Wednesday, October 19, 2016

Cassette Review: Vincent von Flieger "Tropical Block" (VERYDEEPRECORDS)

[€7 // Edition of 50 //]

People always say you shouldn't live in a world where things are black and white and I tend to agree with that, but I find myself torn between two different sides now more so than ever.   I have my own personal battles being fought inside myself right now, but I also just feel like a lot of what I tend to feel about music and when people write reviews about it comes out in this cassette from Vincent von Flieger.   My issue is that this cassette can hit home with me in ways that can make it seem rather personal, but yet whenever I read a review from someone going off on this personal tale I just want to scream "Write more about the music!" at them.

But I do feel like music- especially when it has lyrics- should be relate-able and as such I am glad that I can find those pieces of me inside of these songs.   One song is actually called "Yoga" and I thought it was going to be about how he does yoga and is therefore somehow better than everyone else, but it actually just touches upon the point that he feels like he should do yoga and, well, I feel the same way.   I've actually watched videos on YouTube, checked books and DVDs out of the library, etc. and just feel like I *should* be doing yoga even though I am not and so I really was drawn to these songs right away because of that.   (And had that song been about him singing the praises of doing yoga daily I would not have been as easily drawn to it)

The sound of Vincent von Flieger on "Tropical Block" have this dreamy guitar slide feel.   They're a bit of Bob Dylan at times, but they also can just be dark and sad.     It's a big feel as well, which makes me think it could be like something off of the "Godzilla" soundtrack if only because of that song Puff Daddy did with Zeppelin ("Come With Me") and even though nothing on here really sounds similar to that it just has that same huge presence as I get from when I actually saw that song performed live once.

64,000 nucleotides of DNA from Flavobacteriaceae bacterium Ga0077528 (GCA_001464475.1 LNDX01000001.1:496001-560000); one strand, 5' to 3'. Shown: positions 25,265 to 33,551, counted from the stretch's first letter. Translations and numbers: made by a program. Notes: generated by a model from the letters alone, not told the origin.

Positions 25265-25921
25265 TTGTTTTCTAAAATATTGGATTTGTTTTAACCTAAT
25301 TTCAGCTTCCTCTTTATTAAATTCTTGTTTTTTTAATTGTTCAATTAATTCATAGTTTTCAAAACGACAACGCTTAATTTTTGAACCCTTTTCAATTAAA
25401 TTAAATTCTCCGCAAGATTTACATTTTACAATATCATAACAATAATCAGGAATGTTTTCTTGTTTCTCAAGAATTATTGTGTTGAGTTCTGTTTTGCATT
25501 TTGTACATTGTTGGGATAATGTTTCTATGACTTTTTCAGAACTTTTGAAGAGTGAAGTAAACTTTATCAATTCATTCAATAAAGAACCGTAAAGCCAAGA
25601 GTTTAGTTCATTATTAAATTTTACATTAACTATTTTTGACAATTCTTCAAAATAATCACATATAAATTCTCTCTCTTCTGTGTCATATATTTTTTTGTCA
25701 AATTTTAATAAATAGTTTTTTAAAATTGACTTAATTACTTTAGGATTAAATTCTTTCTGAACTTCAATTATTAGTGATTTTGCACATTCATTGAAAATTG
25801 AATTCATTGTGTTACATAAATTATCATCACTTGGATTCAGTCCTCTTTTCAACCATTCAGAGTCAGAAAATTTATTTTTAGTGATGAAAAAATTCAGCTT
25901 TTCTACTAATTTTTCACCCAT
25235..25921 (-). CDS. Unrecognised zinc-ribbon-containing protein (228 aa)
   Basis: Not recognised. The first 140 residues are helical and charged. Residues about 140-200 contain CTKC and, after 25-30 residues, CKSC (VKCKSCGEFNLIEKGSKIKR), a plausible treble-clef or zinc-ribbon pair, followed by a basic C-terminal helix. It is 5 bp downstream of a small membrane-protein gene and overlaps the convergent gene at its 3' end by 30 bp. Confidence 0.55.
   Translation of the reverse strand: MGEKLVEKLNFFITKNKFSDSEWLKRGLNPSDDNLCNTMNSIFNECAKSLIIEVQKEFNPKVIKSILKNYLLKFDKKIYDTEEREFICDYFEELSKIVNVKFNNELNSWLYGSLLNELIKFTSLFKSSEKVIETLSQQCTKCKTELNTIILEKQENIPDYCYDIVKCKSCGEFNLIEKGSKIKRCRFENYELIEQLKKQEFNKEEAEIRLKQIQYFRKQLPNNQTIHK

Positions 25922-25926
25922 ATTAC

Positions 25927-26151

At the same time the songs have this feeling of Eric Clapton, maybe even Cream, as it could be that white room with black curtains or even through the desert on a horse with no name type of vibe.   Yet it still remains somewhat modern- even if I don't have the exact modern comparison and can only relate it with something such as Two Gallants or Blue October.   I'm sure someone with a stronger grasp on modern music, maybe even at a radio level, could give you a better comparison point but at the end of the day would it even matter?   These songs are good and you just need to listen to them to get your own sort of take on them anyway.

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